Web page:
Continue reading “Web Analytics – What Do They Mean?”

So You Lost Your Job

Holy crap! I just lost my job! What am I going to do?

Sometimes it comes with no surprise, but often times it hits us like a head-on automobile collision. We’re going along, just fine, when our world is suddenly turned upside down. Hundreds of questions start to flood the mind and anxiety runs through our nervous system. The shock leaves us stupefied. Deer in the headlights is certainly a good analogy. I could go on, but you may have been there or are currently going through this. Allow me to quote Douglas Adams:

DON’T PANIC!

When you lose your job, it’s important to gather your thoughts. Nothing is going to ‘un-do’ what has already been done. It’s what to do now and tomorrow. The building burned down. You can’t un-do the fire.  You have to clear your mind and re-build. Continue reading “So You Lost Your Job”

Howto Use Tweetdeck Effectively

I do think that social media can be used by companies and organizations to help them monitor communications. I do want to make it clear that I don’t drink from the social media kool aid and think that if you’re not on social mediums that your company will fail.  Some social media ‘experts’ have such strong convictions that they often tout the millions of dollars corporate America is saving or profiting from their social media initiatives.  Just have an open mind and don’t be sold on it. Learn about it. See how your company can profit from social media and then use it constructively. Don’t do it because some guy shows you tons of links and forces the social media kool aid down your throat.  The March 16th, 2010 Wall Street Journal article: Entrepreneurs Question Value of Social Media, quotes the following

“…survey of 500 U.S. small-business owners from the same sponsors found that just 22% made a profit last year from promoting their firms on social media, while 53% said they broke even. What’s more, 19% said they actually lost money due to their social-media initiatives.”

It’s most important to know how to use social media in order to net a profit and not a loss. One tool that can help you is TweetDeck. TweetDeck is a 3rd party application that can run on your desktop pc – Windows, Mac, or Linux, iphone, and iPad. It is an awesome tool that also facilitates updating your Twitter, Facebook, Google Buzz, MySpace, FourSquare and Linkedin all at once, OR you can choose which account to update with a specific post. You can also set it up to monitor your channels like direct messages, mentions of your @handle, and search terms that are crucial to your organization.  This last part, search terms, will allow you to do a search, enter your company’s name, and then any time that term is used, you will be alerted and the tweet will show up in that column of TweetDeck.  That is key to monitoring who is talking about your industry or your organization. It allows you to thank clients that praise and do damage control for those that are disgruntled.  So what does all this mean? Let’s walk through a basic setup, it’s very easy. Continue reading “Howto Use Tweetdeck Effectively”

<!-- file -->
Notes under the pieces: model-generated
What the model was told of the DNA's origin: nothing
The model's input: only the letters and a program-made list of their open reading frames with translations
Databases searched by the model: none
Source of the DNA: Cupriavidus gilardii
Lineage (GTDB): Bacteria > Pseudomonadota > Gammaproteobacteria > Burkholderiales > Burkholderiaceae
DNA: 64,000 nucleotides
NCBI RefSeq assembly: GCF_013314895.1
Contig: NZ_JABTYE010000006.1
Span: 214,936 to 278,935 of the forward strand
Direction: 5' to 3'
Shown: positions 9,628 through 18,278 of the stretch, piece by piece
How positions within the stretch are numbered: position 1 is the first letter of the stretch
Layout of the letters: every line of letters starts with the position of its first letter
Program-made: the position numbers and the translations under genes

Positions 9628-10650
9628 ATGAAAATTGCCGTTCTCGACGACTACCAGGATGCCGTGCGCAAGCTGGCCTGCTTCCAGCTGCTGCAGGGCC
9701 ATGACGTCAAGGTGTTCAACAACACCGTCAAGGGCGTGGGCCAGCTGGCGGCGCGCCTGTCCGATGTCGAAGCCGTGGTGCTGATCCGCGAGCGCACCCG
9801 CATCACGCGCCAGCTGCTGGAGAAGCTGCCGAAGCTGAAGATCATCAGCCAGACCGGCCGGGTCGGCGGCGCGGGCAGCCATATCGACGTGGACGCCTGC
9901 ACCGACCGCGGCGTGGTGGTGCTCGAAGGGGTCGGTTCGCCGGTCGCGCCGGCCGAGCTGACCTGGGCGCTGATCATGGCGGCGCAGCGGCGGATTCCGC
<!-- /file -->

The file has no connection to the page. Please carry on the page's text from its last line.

Saying Good Bye to Shared Web Hosting

I first worked with websites and web hosting back in 2003, so it hasn’t been all that long in the grand scheme of things. I started out hosting an IIS server in my home to host forums for our roleplaying game group. I later bought my first domain grumblingdwarf.com and set up hosting through an online web hosting provider. I wanted the site to be more accessible to other people on the interwebs. Since my first site, sitting on a server in my basement, was ASP; I had to round up a web hosting company that offered IIS. It took me years to realize that shared hosting would be the bane of my webmaster existence.  Looking back now, I can’t even recall the first hosting company I used. They are no longer around.

I heard about LAMP stacks and the plethora of online forums, and CMSs, that were available to anyone and came with what I needed for my site. I’m not a programmer so working with Joomla, phpbb, xoops, and eventually drupal, seemed like a good format for the sites I wanted. Eventually I secured hosting at Dreamhost. I couldn’t even tell you how I found them. The performance was erratic. Downtime became a problem. I think they even had a fire in one of their datacenters. Though their approach was charming with their ability to make light of situations, I had to move.

Finding a good web hosting provider online can be daunting. Anyone can be a provider. Set up a linux box and some specs with a website and you soon realize that the picture of the big corporate building is just a facade for some guy’s company that is really being run out of a basement. I haven’t even mentioned the shills that can manipulate reviews and comments about services that aren’t all that great. So finding a reputable host can be a challenge. Continue reading “Saying Good Bye to Shared Web Hosting”

Why Wait?

You have an IT project to get done. You know it has to get done. It can’t wait any longer…or can it? You’ll need to figure out who in the department can get it done and still do the regular day-to-day tasks. You’ll have to figure out the time line for completing the project. Will your current staff have the expertise it takes to get ‘er done while adhering to the aforementioned time line? Upper management might tell you to hold off. Times are tough, right? Sales is down and money is not easy to come by. How do you justify getting the project done now? Let the boss know that you can get well-qualified help and save money on bill rates if you get it done now versus waiting.

Variable cost is one solution to the problem. You spend money now and make up the savings over time.

Example:
a contractor costs $65/hr x 3months (480hrs) = $31200.00 (total burden).
vs.
permanent hire, same qualifications – $77k plus benefits per year, don’t forget unemployment insurance, taxes, cost of posting ad, sifting through 25-50 resumes, 10-15 phone screens, 5-10 first interviews, 3-5 second interviews and the cost of the staff, from HR to the IT Team, taking time out to do that screening.